For developers managing their own distribution and player development, the integration of DRM into your encoding and packaging workflow is another major factor, and different services take different approaches. For example, castLabs, owner of DRMtoday, offers a cloud service that can input over 100 audio/video codecs and output DRM-protected packaging for DASH, Smooth Streaming, and HLS, complete with closed caption support.

If you’re encoding in a third-party cloud service, check which DRM providers it directly supports. For example, Encoding.com supplies Widevine licensing directly but integrates with BuyDRM to manage PlayReady licensing. BuyDRM also has deployments in Amazon Web Services, Akamai, Brightcove (Zencoder), Encoding.com, and Google Cloud. If you’re encoding your own content, check if the vendor can supply encoding/ packaging capabilities for your chosen platform, whether Windows, Linux, or the cloud.

Check whether your service providers or partners support dynamic encryption, as opposed to static, which can simplify your workflows and save storage costs. For example, the Wowza Streaming Engine can dynamically encrypt and package live and VOD content for delivery via Apple HLS, Microsoft’s Smooth Streaming, and DASH with PlayReady and Verimatrix VCAS DRMs using three third-party DRM service providers: BuyDRM, EZDRM, and Verimatrix (Figure 6).


Fig 6: The DRM capabilities of the Wowza Streaming Engine add dynamic, multiple format encryption and packaging with support from multiple vendors. 

With dynamic encryption, which is available from other vendors, including Microsoft Azure, only a single copy of the unencrypted content needs to reside on the server. In contrast, with the static packaging model, you would have to create and store the final encrypted packages for all technologies for all content, multiplying your storage costs. The potential downside of dynamic packaging is a slight playback latency, which will vary by technology provider.

Pay TV-Oriented DRM Services

If you’re a pay TV service provider also distributing to streaming and other clients, there are several other alternatives you should consider. For example, Verimatrix sells DRM and other products into the broadcast and pay TV markets. Since many of its customers are expanding into streaming delivery, Verimatrix created the MultiRights OTT service, which manages its core VCAS DRM for delivery of services to iOS, Android, legacy desktop browsers, and STBs. It adds Widevine for Chrome and other proprietary environments, and PlayReady for integrated license management for Smooth Streaming and DASH service delivery to closed Xbox and Windows environments.

Nagra, developer of the AnyCast Security Services Platform for Digital TV service providers, takes a different approach. Rather than use third-party DRM platforms to support computers, mobile devices, and other CE platforms, Nagra has extended its own DRM technology to these platforms via secure players and other technologies.

Similarly, Cisco VideoGuard Everywhere (VGE) allows pay TV services to securely extend playback beyond the STB to computers, mobile devices, and gaming consoles. In addition to allowing access to the DRM technologies, with VGE Cisco assumes responsibility for integrating all components of the video service solution. This includes having different DRM systems, monitoring the integrity of the service after deployment, and responding to identified service breaches.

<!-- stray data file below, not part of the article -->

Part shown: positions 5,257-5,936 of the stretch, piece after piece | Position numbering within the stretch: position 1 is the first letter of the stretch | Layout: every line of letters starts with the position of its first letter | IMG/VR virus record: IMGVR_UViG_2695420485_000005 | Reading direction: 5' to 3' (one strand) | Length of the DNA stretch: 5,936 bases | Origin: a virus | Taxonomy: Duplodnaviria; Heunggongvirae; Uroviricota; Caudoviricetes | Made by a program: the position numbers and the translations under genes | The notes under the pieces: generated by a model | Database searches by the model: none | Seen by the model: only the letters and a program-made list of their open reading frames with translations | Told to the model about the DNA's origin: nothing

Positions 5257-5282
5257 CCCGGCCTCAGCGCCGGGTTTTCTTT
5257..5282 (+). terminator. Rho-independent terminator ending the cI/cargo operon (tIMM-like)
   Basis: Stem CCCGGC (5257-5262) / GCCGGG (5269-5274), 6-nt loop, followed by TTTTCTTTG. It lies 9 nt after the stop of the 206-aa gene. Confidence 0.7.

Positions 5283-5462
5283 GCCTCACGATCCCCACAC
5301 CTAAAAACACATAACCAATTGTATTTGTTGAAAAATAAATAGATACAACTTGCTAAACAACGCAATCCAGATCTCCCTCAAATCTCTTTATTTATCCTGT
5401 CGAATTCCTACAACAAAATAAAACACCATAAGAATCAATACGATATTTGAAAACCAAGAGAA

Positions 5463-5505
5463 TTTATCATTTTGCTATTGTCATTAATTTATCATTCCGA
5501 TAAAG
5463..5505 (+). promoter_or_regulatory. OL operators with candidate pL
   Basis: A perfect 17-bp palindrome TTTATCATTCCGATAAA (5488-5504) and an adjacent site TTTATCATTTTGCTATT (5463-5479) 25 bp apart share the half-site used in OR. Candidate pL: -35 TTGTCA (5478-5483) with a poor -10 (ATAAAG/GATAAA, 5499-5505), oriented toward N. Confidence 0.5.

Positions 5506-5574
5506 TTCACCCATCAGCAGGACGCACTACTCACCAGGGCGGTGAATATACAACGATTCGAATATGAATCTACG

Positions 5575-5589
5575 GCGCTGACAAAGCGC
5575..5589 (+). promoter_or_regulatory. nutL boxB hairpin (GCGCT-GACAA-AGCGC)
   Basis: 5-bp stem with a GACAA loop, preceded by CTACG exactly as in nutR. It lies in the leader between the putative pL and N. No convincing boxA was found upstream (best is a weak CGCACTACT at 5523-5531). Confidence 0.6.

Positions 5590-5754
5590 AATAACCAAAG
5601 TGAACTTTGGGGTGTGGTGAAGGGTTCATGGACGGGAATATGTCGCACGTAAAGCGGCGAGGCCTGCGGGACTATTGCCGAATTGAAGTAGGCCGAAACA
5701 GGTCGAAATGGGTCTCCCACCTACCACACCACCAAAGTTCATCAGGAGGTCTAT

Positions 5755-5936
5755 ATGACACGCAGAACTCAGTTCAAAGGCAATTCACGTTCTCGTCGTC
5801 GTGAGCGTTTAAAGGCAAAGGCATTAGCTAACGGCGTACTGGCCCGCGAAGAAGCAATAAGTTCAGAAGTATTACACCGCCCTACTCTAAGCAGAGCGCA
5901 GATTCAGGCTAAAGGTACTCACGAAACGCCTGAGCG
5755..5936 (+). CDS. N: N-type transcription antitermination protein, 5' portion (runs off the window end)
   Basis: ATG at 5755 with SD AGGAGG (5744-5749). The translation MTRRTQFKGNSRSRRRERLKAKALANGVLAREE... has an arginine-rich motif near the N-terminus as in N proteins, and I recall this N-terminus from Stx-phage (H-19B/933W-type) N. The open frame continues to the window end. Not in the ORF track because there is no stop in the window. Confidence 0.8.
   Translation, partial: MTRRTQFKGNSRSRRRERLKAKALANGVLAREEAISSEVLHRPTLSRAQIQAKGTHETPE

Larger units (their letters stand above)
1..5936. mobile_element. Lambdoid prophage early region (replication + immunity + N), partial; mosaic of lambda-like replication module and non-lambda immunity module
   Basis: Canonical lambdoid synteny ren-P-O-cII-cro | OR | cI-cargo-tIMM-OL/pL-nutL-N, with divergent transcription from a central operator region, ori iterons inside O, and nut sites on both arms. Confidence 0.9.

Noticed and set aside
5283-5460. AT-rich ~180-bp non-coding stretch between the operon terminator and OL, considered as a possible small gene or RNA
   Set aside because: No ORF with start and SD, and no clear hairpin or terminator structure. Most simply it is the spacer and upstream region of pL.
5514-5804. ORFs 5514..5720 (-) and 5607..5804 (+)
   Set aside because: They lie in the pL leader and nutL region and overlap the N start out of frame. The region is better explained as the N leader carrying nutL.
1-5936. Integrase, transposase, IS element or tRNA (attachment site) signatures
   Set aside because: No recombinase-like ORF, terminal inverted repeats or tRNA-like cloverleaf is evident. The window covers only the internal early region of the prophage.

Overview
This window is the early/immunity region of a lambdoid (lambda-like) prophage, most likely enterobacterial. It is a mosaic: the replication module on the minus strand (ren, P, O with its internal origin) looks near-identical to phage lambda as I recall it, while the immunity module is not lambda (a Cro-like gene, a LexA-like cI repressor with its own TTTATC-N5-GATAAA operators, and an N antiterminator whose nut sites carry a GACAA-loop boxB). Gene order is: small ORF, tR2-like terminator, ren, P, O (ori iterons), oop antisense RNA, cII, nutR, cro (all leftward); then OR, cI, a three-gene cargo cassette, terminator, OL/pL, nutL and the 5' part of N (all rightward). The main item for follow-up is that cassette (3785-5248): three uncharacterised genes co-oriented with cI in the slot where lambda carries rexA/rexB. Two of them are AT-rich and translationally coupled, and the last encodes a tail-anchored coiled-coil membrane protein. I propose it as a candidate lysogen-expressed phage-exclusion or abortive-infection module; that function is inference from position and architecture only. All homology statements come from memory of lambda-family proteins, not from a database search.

Business Models and Pricing

When choosing DRMs and providers, be sure to check that the combination supports both your target platforms and planned business models. If your model is streaming to online clients, that should be fairly simple, as virtually all DRMs and DRM providers support this. On the other hand, if you’ll be implementing a subscription model, or the ability to download and play the content offline, or download it on your computer and then sideload it to another device, you could have issues.

Beyond business models, you should price both startup and ongoing costs, particularly those involved with supporting additional platforms, which varies significantly from provider to provider. For example, many service providers in Table 2 offer SDKs to create Android and iOS apps, but some are available at a nominal fee, while others are quite expensive. When comparing prices, you should know all platforms that you intend to support, and how you intend to support them (app or browser). Then you should price out each module or service required to get that done, plus minimum monthly fees and perlicense costs. Remember to factor in the potential storage costs as well.

The Player Side

As a final note, if you’re using an off-the-shelf (OTS) player like JW Player, understand that it may not currently support all DRMs. As an example, the only DRMs JW Player supports for DASH playback are Widevine and PlayReady. So check with your OTS player developer to determine which DRMs it supports.

In addition, before choosing a DRM provider, ask if your player developer has relationships with any providers that will simplify the integration. For example, JW Player has partnerships with Vualto and BuyDRM for each provider’s multi-DRM protocol. Similarly, if you use castLabs’ PRESTOplay for Browsers (formerly the DASH Everywhere player), sister company DRMtoday is a natural DRM provider. Finally, if you’ll create apps for mobile platforms, check which of your candidate suppliers offer SDKs to speed their development.

Author’s note: The author wishes to thank Christopher Levy, CEO of BuyDRM, for technical assistance with this article.

This article appears in the March 2017 issue of Streaming Media magazine.